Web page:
I came back from Deer Isle, Maine where I spent a long week on vacation. When surrounded by natural beauty and the sea, things meteorological and astrological seem more important. The weather was great, with clear skies for our whole visit. We watched the lunar eclipse from our bedroom (good thing, as it happened at 5:28 AM). And near the end of our visit, after the moon had started to rise later, we were treated to a perfectly clear, dark sky.
We lay, backs down on the grass, looking up. I showed my kids where the big constellations were, the Milky Way was clearly evident, shooting stars dotted the scene, and of course, billions and billions of stars. It was stunning, indeed it was awesome, and not in the sense of the word frequently used by my 10-year old and his friends. No, the scene produced a feeling of awe in all of us.
I was especially looking forward to this view, having just read The Dark Side: Making War on Light Pollution in the August 20th edition of The New Yorker. And having now returned, on an equally clear and moonless night in a town outside of Boston, I see a very, very different sky. There are stars, and it’s clear, but it’s nearly impossible to tell that there’s a milky way. Nary a shooting star. And far fewer stars.
As the linked article describes, our skies are permeated with light, even at night. Not a great surprise to anyone, I suppose, but the magnitude of the effect surprised me, even after reading the New Yorker article. There are scores of reasons cited why this is a mostly unnecessary phenomenon — we use light in many cases where darkness would serve us better. So read the article, learn some things as I did, and make your own conclusions.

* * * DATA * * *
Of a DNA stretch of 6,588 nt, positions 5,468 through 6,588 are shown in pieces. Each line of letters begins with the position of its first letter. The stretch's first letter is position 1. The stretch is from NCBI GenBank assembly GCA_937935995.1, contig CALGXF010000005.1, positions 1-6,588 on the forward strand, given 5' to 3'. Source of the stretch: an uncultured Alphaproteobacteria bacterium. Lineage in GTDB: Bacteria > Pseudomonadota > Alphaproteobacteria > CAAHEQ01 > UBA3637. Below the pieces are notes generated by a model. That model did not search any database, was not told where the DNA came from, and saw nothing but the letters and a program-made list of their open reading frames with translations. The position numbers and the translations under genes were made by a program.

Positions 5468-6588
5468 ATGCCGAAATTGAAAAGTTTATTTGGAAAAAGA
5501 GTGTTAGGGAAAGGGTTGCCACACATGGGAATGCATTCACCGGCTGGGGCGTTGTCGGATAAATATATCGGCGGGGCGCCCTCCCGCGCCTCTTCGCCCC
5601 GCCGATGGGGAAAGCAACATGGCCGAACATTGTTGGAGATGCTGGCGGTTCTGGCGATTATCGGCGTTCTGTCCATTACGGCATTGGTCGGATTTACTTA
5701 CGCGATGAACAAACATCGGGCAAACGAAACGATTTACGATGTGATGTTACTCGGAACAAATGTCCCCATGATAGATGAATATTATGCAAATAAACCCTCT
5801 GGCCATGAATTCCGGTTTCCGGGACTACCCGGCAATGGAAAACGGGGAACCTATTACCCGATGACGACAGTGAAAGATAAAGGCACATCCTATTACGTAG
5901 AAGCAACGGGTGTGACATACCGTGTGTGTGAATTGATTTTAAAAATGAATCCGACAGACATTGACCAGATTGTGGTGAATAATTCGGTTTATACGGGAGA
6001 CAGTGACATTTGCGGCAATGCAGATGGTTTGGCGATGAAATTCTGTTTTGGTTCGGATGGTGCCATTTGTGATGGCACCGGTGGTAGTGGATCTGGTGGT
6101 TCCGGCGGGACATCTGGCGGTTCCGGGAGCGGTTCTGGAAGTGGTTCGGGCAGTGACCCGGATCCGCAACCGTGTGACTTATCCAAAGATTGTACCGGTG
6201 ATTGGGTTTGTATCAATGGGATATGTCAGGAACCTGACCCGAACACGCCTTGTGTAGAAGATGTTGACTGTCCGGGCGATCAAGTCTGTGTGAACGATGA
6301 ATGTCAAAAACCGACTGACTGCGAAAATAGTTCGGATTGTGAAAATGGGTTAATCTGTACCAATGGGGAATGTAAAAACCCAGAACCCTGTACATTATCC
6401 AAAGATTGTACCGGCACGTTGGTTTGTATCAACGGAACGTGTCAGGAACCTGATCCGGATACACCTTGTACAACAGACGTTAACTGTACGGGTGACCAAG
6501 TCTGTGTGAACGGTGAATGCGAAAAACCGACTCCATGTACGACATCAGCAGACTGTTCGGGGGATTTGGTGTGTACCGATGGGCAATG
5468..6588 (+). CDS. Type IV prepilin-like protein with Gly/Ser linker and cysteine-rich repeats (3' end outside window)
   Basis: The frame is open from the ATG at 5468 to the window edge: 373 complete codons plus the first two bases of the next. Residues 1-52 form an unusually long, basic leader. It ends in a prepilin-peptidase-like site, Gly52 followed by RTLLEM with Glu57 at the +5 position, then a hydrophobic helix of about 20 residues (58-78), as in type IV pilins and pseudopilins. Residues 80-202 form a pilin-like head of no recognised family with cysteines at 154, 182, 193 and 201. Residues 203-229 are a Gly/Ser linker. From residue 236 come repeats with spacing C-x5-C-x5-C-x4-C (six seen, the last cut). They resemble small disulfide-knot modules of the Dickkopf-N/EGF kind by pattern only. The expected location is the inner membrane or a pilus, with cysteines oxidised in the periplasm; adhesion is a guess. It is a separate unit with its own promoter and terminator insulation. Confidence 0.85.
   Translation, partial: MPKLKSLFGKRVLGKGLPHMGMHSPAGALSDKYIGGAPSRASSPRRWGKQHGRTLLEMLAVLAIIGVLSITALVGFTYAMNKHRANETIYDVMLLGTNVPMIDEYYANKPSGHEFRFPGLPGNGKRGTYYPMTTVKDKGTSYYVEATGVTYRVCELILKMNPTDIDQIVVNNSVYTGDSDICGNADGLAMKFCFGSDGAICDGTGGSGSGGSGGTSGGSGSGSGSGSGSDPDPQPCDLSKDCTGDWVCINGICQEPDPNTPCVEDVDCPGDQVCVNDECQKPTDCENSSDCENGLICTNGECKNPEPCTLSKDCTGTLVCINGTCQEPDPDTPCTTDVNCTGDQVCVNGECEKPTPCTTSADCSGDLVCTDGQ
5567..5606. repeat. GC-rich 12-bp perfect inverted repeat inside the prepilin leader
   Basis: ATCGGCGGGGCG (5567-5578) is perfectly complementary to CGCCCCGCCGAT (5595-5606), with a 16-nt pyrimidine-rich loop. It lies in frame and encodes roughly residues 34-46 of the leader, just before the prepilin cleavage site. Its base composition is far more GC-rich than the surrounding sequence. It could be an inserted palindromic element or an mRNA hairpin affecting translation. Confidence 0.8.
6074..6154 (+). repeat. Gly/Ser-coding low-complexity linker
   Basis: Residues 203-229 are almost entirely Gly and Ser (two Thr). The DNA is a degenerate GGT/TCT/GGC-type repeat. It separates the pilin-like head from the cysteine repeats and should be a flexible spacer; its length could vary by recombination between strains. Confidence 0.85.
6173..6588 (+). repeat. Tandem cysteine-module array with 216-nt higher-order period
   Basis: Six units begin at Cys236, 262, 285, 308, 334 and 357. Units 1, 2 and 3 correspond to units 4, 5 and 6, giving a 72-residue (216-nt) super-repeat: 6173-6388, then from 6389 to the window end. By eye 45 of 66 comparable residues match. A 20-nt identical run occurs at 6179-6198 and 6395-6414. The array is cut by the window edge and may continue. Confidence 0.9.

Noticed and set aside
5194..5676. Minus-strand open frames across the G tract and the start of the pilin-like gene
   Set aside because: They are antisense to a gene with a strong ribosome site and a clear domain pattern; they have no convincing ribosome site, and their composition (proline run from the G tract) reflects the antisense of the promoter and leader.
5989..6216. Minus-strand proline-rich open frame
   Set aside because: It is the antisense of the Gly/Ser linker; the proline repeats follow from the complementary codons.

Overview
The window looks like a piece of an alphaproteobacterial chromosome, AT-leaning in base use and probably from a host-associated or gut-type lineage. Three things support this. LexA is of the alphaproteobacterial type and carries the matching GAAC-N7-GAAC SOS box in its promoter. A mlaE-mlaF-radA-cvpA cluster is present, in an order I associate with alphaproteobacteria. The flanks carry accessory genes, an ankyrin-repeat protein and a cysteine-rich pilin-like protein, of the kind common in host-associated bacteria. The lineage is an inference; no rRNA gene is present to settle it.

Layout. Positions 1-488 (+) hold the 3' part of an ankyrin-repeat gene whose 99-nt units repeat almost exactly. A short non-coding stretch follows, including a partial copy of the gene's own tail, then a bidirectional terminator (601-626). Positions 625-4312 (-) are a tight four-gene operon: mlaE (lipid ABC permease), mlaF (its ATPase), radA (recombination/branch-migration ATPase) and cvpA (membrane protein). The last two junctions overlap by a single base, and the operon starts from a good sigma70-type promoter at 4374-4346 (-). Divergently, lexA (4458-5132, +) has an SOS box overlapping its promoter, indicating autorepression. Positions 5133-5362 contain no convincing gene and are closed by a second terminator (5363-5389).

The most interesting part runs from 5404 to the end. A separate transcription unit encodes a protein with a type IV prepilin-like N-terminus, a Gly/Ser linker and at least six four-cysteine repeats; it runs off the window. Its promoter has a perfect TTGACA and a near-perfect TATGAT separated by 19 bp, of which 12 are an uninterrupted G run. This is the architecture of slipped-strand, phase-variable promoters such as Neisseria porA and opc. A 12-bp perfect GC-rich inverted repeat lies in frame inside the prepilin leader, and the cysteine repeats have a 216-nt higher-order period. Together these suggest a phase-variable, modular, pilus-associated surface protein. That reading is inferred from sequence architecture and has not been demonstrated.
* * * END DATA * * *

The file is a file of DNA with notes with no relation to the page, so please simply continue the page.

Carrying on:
But just to add one thought: think of how much energy we’re using to light up those skies. If it is true that we can make changes to reduce the amount of unnecessary lighting, wouldn’t that be a good thing? It would be many orders of magnitude better than the simple acts we do as individuals to reduce our use of light to save energy — the pointless streetlight outside my bedroom is on whenever it’s dark, all year long, lighting up a whole road. Is such lighting the biggest source of energy use, or even energy waste? No. But I do wonder why these kinds of things, which must cost boatloads of money for towns and cities, don’t become the most obvious and immediate line items to cut in the annual budget.